The first cut is the deepest, for the Curlew

The first cut is the deepest, for the Curlew

It was on the 25th March this year when I noticed, via Twitter, that a farm in Wales had begun mowing organic grass for silage. If you’re not familiar with the farming calendar, that’s very early, and with our focus on ground nesting birds I shared the news to point out that often the increase in birds of prey is blamed for the Curlew being in trouble, but in fact one of the greatest threats to the birds come from more intensive land use, mechanisation and earlier cutting of grass for silage, which was certainly the case for the demise of the Corncrake. The fact that the land in this case was organic, often regarded as being ‘good’ for wildlife, was a strange juxtaposition for me as a strong advocate for organic methods in farming!

There are, of course, almost as many factors in the decline of wading birds as there are opinions about them, and many of them will be discussed today on World Curlew Day but for the purposes of this article I’m going to concentrate on how we might modernise farm mechanisation to avoid killing off the Curlew.

We aim to avoid harming ground nesting birds here, including not mowing grass until much later in the season, but then we are blessed with having retained far more wildlife in the Yorkshire Ings. This makes us very aware that we could be responsible for wiping out the last of these iconic birds in England if we are not careful to avoid the mistakes of the past, for which we now have the benefit of hindsight.

Rosewood may seem like a special place, nestled in a landscape that time forgot, but change has happened here as much as anywhere else. We’re a commercial farm and we don’t receive any environmental payments from the government so all the work we do must be paid for by food production. The thing that makes Rosewood different is that we’ve set out with the intention of changing the food market to suit a wildlife friendly style of farming rather than changing our farming to suit the market.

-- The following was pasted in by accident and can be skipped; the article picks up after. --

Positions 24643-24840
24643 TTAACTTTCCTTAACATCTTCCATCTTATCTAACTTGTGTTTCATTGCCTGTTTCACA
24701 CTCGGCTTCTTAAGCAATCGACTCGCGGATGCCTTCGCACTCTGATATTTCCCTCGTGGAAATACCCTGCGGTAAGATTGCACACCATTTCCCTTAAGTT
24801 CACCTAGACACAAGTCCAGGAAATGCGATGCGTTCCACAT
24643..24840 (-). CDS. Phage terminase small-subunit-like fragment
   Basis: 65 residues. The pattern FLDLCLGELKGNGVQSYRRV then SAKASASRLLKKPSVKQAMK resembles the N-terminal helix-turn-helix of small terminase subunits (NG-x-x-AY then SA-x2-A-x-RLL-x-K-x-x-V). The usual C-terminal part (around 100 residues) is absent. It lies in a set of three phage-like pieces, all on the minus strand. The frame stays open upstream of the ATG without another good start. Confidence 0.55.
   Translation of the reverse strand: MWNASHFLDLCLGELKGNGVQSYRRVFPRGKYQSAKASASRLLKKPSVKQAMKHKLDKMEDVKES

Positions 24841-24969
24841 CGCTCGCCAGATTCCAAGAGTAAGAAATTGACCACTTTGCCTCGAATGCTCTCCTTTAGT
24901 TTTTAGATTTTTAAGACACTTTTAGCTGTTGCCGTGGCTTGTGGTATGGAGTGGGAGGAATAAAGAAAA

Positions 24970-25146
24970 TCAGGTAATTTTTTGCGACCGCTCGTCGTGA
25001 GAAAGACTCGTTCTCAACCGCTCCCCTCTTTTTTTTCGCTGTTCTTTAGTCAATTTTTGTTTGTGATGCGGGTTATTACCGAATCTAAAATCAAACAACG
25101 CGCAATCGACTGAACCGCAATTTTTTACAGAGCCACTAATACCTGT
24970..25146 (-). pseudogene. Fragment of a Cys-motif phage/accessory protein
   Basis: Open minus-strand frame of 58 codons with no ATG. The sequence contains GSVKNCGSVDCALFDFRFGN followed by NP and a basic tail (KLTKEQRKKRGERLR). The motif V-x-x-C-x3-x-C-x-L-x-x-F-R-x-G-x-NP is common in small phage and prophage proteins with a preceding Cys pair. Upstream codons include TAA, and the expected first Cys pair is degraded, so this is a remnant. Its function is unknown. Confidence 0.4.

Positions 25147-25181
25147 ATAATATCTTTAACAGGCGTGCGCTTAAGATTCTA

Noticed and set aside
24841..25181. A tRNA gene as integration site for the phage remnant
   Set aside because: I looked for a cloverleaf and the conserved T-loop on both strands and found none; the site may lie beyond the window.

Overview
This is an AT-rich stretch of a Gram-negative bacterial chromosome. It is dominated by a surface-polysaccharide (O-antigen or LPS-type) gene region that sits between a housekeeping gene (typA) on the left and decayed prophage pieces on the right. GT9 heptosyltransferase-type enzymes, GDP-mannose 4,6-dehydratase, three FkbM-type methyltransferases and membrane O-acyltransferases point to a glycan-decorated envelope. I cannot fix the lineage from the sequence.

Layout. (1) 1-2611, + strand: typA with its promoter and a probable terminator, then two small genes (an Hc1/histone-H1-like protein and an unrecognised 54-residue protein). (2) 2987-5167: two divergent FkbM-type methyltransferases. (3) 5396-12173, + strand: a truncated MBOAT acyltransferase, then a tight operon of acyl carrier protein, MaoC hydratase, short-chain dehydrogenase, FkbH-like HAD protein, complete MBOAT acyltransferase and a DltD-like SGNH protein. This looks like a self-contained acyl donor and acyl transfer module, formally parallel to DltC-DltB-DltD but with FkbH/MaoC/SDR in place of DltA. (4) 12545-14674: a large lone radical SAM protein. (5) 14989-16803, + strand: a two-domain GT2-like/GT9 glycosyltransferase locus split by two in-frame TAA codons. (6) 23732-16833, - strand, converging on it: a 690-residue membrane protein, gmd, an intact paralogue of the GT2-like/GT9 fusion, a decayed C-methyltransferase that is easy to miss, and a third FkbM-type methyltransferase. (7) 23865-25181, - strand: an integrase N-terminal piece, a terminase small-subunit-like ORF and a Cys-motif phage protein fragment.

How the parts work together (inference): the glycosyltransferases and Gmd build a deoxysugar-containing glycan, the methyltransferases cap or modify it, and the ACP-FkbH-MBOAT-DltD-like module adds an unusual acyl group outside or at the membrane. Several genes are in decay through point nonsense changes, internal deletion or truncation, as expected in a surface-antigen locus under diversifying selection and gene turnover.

We do still need to use machinery at Rosewood though, without which the farm would be neither physically nor financially sustainable. We aim to minimise machinery use as far as practical but with high wages and living costs in modern Britain we simply wouldn’t be able to manage the acreage needed to survive without a tractor. The farming of yesteryear involved a lot less machinery and a lot more people working on the land - between 1945 & 1997 the number of labourers working the land fell by 77% (Newton, 2017). This almost as stark a drop as 97% of our traditional wildflower meadows disappearing over a similar time frame.

Why there are so few people working in agriculture today, like the reason why there are so few wildflower meadows, comes down to economics. Farming is a numbers game like any other and the less money you receive per unit of produce, the less you can spend on paying wages and taking care of wildlife, to balance this out, to a degree, cutting costs usually goes hand in hand with selling more which can, but doesn’t have to, have a detrimental effect upon wildlife.

Haymaking in the Ings, 1930s (Ralston, 2005)

Two world wars were a catalyst for change in UK agriculture - heavy losses in the Great War significantly reduced the number of men (and horses) available to work the land by 1918. During the Second World War farmers were called upon to use the most modern machinery to plough every bit of available ground to maximise food production & avoid starvation due to sinking of the merchant shipping that brought much of our food into the country. This even lead to attempts to grow carrots in parts of the flood-prone Ings, with predictably disastrous results and long last effects upon the biodiversity of the pasture. Blaming today’s farmers for these two events is ludicrous but often what’s seen an uncaring attitude towards nature stems from the multi generational effects of those significant past events.